Research published in Nature Medicine shows that anyone who has tested positive for Covid could be at a higher risk of 20 conditions, including a stroke, heart failure and cardiac arrest
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People who have tested positive for Covid could be at a higher risk of 20 different conditions, according to a new study.
The research, published in Nature Medicine, warned anyone who has caught Covid is at higher risk of a stroke, heart failure, irregular heart rhythms, blood clots and cardiac arrest.
Those who have been hospitalised as a result of the virus may be at an even higher risk, research showed.
People who had Covid faced a 72% higher risk of heart failure after 12 months, according to the study, while around 45 more people per 1,000 went on to develop any of the 20 conditions, compared to uninfected people.
Researchers, who looked at data for over 11million US veterans, including 154,000 who had Covid, found those who had tested positive a year before were at a much higher risk of the 20 conditions, compared to those who hadn’t had the bug.
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The study was conducted before vaccines were available, however, and most of those who took part in the survey had not had a single jab when they caught Covid, reports the Sun.
Evelina Grayver, director of women’s heart health at Northwell Health in New York, who wasn’t involved with the study, told Fox News: “There were 20 cardiac disorders that were diagnosed for those patients that are suffering from long haul Covid.
“The most common is the shortness of breath and fatigue.
“The new arrhythmias, or the abnormal heart rhythms that people experience, are significant as well and can become incredibly handicapping for a lot of patients.”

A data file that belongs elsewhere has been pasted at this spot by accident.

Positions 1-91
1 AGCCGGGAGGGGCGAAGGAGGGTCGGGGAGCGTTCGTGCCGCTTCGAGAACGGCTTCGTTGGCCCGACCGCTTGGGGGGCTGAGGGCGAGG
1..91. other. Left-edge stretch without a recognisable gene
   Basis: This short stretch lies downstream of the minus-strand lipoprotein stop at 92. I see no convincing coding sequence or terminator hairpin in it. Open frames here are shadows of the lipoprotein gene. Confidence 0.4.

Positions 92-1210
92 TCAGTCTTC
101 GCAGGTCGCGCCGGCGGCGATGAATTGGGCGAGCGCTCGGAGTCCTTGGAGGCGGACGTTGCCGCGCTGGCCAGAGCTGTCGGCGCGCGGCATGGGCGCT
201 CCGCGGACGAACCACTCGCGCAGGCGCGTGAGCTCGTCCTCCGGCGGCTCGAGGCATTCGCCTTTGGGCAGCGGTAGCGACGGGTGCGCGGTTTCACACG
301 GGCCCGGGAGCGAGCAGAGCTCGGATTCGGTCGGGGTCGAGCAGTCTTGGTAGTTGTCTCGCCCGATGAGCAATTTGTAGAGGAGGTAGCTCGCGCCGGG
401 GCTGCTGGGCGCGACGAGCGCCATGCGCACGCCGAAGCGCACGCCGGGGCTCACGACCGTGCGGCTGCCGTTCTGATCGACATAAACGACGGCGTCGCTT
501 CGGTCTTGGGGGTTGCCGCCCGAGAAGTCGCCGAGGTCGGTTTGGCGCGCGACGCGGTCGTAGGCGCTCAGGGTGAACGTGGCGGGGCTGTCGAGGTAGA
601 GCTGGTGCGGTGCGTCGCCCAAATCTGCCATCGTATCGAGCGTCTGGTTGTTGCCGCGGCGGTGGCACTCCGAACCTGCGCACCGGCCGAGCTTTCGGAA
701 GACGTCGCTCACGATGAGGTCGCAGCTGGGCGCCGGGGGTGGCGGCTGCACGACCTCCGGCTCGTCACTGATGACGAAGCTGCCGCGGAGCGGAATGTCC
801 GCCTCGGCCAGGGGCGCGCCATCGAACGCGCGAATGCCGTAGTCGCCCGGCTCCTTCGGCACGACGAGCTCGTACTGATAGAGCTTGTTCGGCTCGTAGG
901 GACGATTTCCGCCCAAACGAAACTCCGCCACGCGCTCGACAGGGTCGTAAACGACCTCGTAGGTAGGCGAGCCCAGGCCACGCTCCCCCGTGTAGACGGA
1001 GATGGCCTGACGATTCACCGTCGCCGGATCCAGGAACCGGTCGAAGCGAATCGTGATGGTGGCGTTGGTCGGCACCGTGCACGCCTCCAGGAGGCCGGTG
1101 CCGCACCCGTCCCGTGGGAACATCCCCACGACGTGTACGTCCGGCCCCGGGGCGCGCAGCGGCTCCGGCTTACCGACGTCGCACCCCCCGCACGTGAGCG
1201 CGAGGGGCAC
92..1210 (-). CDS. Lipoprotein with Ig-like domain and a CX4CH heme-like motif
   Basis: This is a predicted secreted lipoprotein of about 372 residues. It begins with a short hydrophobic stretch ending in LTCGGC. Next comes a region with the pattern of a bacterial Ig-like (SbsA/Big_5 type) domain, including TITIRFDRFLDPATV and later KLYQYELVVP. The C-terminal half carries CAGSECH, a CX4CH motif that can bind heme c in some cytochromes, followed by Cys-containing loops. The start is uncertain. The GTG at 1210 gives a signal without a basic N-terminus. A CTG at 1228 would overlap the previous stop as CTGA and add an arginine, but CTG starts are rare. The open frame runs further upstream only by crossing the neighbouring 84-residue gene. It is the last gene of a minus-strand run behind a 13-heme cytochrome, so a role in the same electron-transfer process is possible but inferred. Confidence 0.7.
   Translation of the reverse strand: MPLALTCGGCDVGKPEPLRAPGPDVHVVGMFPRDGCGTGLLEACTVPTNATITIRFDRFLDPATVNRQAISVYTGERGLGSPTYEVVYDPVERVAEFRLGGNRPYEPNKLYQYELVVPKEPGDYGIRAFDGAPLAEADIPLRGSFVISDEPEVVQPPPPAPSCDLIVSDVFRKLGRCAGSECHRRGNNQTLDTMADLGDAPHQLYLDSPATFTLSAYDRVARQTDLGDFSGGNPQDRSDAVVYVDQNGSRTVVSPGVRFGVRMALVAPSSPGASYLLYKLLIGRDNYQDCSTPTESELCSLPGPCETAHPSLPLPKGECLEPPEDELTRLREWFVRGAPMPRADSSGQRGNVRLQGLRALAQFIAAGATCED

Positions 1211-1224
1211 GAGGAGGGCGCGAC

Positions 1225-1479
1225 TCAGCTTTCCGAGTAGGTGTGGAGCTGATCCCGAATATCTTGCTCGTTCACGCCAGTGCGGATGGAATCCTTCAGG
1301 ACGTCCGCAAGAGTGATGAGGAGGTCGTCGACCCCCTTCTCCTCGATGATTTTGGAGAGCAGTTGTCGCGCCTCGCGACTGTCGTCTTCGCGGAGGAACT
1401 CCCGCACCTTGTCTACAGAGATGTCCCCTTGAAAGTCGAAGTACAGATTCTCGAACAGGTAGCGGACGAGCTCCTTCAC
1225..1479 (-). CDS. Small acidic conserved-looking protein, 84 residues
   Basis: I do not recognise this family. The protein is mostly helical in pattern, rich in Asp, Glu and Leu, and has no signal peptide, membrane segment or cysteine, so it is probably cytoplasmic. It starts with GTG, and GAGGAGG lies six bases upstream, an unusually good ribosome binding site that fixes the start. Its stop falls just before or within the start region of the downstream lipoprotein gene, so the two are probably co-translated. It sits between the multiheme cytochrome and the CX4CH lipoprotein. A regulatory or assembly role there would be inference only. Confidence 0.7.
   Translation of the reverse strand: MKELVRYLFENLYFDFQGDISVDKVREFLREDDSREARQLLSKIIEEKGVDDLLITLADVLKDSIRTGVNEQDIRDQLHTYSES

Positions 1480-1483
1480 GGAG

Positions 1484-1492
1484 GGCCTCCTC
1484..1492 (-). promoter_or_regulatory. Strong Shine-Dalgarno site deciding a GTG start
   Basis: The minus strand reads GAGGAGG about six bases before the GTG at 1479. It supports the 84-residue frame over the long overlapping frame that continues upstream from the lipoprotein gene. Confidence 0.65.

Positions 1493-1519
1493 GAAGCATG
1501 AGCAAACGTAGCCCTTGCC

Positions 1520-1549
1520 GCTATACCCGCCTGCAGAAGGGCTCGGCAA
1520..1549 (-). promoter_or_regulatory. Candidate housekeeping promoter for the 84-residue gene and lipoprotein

The research does not show if vaccines lessen the potential of developing the 20 conditions after catching Covid.
What are the 20 conditions?
- Atrial fibrillation
- Sinus tachycardia
- Sinus bradycardia
- Ventricular arrhythmias
- Atrial flutter
- Acute coronary disease
- Myocardial infarction
- Ischemic cardiomyopathy
- Heart failure
- Non-ischemic cardiomyopathy
- Cardiac arrest
- Cardiogenic shock
- Pulmonary embolism
- Deep vein thrombosis
- Superficial vein thrombosis
The news comes after an expert warned the Covid pandemic could lead to a rise in tuberculosis (TB) infections around the world as some patients will have gone undiagnosed amid the crisis.
Dr Laura Cleghorn, of the University of Dundee, said there is a “pressing need” to develop new treatments for the illness which some wrongly think of as a “disease of yesteryear”.
Tuberculosis (TB) is a bacterial infection spread through inhaling tiny droplets from the coughs or sneezes of an infected person, LiverpoolEcho reports.
It mainly affects the lungs, but it can affect any part of the body, including the tummy (abdomen), glands, bones and nervous system.
More than 100,000 new coronavirus cases were recorded on Wednesday – dropping to 98,204 new cases today – with cases generally steadily rising since the end of February, following close to two months of declining case numbers.
The soaring numbers, which also include a sharp 20% weekly rise in patients admitted to hospital with the virus, are being fuelled by people socially interacting more, and the new Deltacron strain.
The new strain is a hybrid of delta and omicron, the two variants that were dominant most recently in the UK.